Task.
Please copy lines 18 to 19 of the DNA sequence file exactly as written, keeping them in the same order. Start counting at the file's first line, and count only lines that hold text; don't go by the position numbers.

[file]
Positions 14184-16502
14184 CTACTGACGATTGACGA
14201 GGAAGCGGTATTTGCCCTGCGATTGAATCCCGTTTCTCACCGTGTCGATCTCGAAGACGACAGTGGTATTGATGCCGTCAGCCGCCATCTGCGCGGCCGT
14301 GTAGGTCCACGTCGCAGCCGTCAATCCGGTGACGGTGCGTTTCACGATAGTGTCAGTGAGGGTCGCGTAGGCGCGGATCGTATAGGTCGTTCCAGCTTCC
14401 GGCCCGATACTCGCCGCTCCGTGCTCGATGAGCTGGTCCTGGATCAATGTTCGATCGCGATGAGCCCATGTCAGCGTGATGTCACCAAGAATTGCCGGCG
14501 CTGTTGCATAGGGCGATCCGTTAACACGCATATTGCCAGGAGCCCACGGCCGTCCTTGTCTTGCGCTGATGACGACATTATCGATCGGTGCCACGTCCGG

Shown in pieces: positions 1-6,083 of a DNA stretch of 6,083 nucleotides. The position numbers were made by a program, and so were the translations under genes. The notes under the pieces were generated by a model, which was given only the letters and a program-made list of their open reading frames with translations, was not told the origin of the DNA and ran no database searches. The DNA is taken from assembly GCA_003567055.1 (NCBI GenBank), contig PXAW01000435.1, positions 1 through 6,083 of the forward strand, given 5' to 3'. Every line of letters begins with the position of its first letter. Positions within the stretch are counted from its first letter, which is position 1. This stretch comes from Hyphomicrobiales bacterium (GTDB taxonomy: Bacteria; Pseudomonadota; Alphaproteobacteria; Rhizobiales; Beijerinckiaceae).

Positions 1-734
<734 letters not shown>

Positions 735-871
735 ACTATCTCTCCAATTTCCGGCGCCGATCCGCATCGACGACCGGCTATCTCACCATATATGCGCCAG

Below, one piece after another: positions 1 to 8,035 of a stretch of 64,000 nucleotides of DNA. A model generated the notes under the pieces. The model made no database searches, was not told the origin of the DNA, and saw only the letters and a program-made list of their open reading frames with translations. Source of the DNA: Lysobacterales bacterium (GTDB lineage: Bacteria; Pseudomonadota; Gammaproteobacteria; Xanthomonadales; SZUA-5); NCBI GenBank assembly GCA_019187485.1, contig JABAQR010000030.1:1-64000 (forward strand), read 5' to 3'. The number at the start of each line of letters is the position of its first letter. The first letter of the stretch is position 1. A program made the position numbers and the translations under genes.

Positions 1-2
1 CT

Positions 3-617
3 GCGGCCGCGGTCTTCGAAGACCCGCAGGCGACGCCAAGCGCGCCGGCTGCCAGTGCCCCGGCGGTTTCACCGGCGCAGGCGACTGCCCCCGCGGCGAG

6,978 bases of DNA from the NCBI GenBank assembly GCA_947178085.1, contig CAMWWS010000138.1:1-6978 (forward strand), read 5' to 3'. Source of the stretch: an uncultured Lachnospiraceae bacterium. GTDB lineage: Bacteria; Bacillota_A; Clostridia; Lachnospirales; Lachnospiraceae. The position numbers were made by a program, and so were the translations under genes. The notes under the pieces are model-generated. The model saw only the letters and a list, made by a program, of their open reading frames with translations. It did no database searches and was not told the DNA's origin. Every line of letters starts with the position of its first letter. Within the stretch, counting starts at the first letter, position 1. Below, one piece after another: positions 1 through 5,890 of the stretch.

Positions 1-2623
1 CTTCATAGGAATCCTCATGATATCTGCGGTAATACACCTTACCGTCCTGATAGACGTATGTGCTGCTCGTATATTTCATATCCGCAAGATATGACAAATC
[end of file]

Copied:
Positions 1-2623
1 CTTCATAGGAATCCTCATGATATCTGCGGTAATACACCTTACCGTCCTGATAGACGTATGTGCTGCTCGTATATTTCATATCCGCAAGATATGACAAATC